4. Take a break
School holidays can feel quite intense. For me, in order to be the best mum I can be and make sure that I can give the best of myself to my kids during school holidays, I sometimes need to take a break.
In our family, a great way to do this is by arranging for my kids to have a sleep over with one of their aunties. Not only do I get a break, my kids get a chance to spend some quality time with extended family and develop bonds that I know will stand them in good stead their whole lives.
Another way is often just doing whatever the kids are doing, or being nearby. For example, if they are having a craft day I can sit with them and do some colouring in – it really is fun! Or perhaps they are all playing outside and just want to know I’m nearby, so I will pull up a chair and take a book outside. A bit of vitamin D with your adult supervision.
5. Prepare for the return to school early!
There is nothing worse than getting to the day before school goes back and realising that the school bags are full of things that shouldn’t be there. Pieces of school uniform, notes from the school and worst of all – mouldy food! Squashed banana anyone?
To avoid this horrible circumstance, I like to make the first day of school holidays (or preferably the last day of school) about preparing for the first day back to school. Make sure the school bags are totally emptied and wiped out, all uniforms are in the washing basket for the next machine load, shoes are polished and lunchboxes are clean.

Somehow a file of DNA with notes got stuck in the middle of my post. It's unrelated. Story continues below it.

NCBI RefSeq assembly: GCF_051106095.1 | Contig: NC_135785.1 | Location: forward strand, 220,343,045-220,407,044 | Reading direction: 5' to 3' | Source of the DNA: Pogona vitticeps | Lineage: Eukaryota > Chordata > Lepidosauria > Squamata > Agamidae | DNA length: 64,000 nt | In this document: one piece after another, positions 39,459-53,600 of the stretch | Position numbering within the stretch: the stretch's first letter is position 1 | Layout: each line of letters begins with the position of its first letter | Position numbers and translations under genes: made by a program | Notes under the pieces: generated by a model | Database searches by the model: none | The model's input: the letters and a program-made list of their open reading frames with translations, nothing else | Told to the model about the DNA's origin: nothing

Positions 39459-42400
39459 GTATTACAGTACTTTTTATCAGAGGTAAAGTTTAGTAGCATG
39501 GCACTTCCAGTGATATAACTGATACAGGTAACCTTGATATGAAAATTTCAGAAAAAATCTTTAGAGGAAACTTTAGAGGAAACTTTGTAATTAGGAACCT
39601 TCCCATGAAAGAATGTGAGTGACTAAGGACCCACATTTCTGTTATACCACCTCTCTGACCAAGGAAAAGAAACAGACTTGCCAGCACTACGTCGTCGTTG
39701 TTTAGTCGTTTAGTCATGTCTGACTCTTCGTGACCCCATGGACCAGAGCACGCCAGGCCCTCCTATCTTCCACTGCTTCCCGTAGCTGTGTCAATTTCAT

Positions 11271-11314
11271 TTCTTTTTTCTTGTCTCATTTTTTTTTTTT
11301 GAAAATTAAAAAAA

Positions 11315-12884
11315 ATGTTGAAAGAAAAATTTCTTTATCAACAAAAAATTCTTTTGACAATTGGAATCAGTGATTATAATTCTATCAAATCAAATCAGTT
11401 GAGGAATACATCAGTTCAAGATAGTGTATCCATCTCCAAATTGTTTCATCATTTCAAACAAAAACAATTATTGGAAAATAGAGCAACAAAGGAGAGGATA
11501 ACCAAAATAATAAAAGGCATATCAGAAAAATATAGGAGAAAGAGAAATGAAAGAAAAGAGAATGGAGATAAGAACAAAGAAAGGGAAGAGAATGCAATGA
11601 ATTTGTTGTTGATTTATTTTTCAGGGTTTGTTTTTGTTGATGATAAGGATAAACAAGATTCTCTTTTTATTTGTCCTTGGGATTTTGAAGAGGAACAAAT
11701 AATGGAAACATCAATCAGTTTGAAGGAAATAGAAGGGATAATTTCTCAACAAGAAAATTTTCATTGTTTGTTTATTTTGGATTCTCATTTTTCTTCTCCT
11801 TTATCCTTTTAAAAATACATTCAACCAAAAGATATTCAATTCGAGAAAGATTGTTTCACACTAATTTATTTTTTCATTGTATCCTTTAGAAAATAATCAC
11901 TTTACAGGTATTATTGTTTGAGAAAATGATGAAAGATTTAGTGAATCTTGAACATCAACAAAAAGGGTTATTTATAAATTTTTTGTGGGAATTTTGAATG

You might just want to relax when school ends (the kids usually do), but there is a lot of pleasure that comes from knowing you are prepared and won’t be caught out and stressed the day before school returns.
6. Make a checklist and check it twice.
School holidays are an opportunity to check up and plan for all those things kids need that we, and they, are usually too busy to do during school term. Haircuts, buying new school shoes or uniforms, or perhaps there is some school activity that you need to make a costume for.
If you are looking down the long barrel of the summer holidays, there will also be all the new items required for the new school year. If you aren’t taking the easy online option make sure you set aside a day to go buy all the things at once. Then you need to create a safe place in your house to store it all so the kids don’t go nuts with the new stationery before school starts.
7. Have the day off!
That’s right! After the craziness of school holidays I like to give myself the day off the first day the kids go back to school. You could use it for whatever you want to do to celebrate surviving another round of holidays.
I’ll admit here that this is not something that I am good at. Usually I am straight back to work trying to catch up. However, this is a goal that I have and one that I feel is worth achieving. I mean – who ever feels caught up? It is just not possible. So why not plan a day out to relax and recharge.